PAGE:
As parents, we become, undergo metamorphosis, transform into the worlds of our children. Through our actions, we model better natures, better worlds. Hopes manifest, consciousness redoubles upon species-being — and upon waking, sees before its very eyes a better state. We change by projecting upon the mind’s eye dreams other than those programmed into us by History.
I haven’t been much of a late-night DJ lately, speaking out across the airwaves, broadcasting via trance-script. Sarah and I have been hard at work. Time to relax, clink glasses, admire a mason jar filled with roses and azaleas picked from our garden. But work calls and the baby calls, placing demands upon our time. A student shares with me Allen Ginsberg’s plea to the Hell’s Angels, a piece the poet read at San Jose State College, asking the Angels not to violently disrupt a peace protest. Why did the Angels refuse Ginsberg’s plea? Was there a flaw in the poet’s telling of the difference between poetry and rhetoric? It’s the same difference Audre Lorde struggles to master in her poem “Power.” How does one ease the Other’s fears so as to prevent further violence? Gene Youngblood says leave the culture without leaving the country. Secede from the broadcast. Build the worlds that will be the destinations and destinies of those who walk away. Use these worlds for meditation and transform oneself. “You’re either leaving,” Gene notes, “or you’re not.” Invite alterity into one’s media universe. Gene calls the current era “The Build,” as we detach from the corporate-state broadcast into that which comes next.
The baby and I read a trippy “opposites primer” version of Sense & Sensibility beside the window in the room above the garage. Afterwards I join a conversation on Gene Youngblood. Listen in, that is — and read along. Erik Davis leads the way through “Part Three: Toward Cosmic Consciousness” from Youngblood’s classic “post-McLuhan philosophical probe,” Expanded Cinema. Youngblood begins Part Three with a reference to Louis Pauwels and Jacques Bergier’s French mindbender The Morning of the Magicians. Mind of the observer transformed by science, he says, “We move now in sidereal time” (135). Meaning what, exactly? Time measured according to the stars rather than the sun? Youngblood replies with a quote from John Cage: “A measurement measures measuring means.” Time to venture into invisible worlds — the worlds of the electronic nervous system. Consciousness, omni-operative, pervades every atom, every molecule, right down to the quanta. Youngblood strikes me as a bit of an accelerationist. Worlds evolve, he suggests, rendering other worlds obsolete. Authors seed and cede ground to star children, human/plant/machine hybrids moved by a marriage of reason and intuition. In place of obsolescence I prefer cosmologies that support shared ongoing being.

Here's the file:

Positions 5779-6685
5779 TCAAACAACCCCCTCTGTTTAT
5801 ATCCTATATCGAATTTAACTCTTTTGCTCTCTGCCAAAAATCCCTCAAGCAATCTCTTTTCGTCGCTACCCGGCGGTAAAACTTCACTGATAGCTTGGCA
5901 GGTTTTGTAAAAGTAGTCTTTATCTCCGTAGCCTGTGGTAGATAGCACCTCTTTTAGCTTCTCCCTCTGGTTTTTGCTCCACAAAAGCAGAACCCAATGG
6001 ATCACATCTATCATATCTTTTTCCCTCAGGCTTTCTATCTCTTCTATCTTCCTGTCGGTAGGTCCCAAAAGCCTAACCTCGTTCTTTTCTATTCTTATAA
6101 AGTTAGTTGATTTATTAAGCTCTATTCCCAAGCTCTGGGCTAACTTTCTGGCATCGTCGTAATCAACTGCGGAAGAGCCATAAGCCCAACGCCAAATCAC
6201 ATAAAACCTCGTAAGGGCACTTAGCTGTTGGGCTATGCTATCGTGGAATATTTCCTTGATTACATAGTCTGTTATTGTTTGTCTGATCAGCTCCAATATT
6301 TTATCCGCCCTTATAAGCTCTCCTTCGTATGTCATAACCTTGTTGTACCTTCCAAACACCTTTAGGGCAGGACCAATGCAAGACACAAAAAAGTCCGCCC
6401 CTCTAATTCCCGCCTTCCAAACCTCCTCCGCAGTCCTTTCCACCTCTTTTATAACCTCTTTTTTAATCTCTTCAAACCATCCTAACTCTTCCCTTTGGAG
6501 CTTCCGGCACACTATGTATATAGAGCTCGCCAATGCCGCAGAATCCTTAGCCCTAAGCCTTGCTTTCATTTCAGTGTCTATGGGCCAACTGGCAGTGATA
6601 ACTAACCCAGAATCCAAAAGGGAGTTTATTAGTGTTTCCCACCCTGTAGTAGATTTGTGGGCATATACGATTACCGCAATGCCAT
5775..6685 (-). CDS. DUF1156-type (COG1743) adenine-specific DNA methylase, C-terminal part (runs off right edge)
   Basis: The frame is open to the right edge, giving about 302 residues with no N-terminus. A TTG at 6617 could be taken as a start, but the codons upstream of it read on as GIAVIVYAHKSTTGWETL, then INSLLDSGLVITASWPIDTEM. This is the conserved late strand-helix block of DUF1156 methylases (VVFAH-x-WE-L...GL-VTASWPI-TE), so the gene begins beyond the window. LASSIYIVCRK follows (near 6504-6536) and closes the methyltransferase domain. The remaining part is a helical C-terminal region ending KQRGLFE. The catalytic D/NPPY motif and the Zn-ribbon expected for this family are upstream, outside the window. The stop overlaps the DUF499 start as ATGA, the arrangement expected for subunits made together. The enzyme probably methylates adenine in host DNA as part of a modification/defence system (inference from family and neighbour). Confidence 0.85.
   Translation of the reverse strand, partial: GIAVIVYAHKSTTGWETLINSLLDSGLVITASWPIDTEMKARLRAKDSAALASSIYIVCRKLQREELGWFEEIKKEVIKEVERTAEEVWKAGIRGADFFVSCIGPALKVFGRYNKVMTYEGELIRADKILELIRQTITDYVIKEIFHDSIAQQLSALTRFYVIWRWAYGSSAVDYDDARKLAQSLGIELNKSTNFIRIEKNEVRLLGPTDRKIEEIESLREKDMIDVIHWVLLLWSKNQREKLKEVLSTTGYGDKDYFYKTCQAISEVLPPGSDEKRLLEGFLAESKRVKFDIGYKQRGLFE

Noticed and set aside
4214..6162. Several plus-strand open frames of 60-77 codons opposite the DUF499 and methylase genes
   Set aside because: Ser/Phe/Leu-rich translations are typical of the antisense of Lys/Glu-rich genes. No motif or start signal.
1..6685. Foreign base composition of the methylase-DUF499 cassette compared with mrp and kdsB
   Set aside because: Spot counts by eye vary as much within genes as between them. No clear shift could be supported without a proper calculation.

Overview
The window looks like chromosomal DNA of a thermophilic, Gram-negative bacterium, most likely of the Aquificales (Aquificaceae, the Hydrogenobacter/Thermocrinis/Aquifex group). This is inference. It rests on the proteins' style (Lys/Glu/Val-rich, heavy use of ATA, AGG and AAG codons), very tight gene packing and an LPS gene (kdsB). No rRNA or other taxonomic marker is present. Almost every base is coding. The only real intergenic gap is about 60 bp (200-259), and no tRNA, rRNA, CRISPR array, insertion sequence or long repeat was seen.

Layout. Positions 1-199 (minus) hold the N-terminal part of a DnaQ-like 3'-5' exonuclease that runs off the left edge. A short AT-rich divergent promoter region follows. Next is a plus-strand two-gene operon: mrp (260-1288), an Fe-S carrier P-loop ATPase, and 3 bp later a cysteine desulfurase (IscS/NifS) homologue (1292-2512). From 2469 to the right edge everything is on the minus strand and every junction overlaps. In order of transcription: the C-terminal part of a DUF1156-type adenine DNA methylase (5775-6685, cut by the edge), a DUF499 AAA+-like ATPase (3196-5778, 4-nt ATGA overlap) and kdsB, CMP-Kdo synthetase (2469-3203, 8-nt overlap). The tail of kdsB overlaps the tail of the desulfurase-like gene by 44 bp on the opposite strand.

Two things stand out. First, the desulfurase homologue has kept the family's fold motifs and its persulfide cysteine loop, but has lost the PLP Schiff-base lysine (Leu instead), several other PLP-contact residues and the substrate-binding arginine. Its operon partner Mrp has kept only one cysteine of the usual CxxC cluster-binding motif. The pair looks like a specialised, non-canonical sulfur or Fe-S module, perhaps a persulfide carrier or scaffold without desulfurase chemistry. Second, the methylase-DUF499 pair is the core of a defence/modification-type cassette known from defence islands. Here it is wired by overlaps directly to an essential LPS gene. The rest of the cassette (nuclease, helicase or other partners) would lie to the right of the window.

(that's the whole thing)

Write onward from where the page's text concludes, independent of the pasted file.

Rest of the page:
Sarah has had to hold the baby for much of the past few days as I work on the floors of the new house, preparing it for our move — and we’re isolated from our families due to the lockdown. Both of us find each other reunited each evening, busy boxing and bubble-wrapping items, though also finding moments of rest, relaxation, comfort, moments of peace and quiet, amid days filled otherwise. The physicality of each day appeals to me even as it pains me. The move is happening, though, and all is well.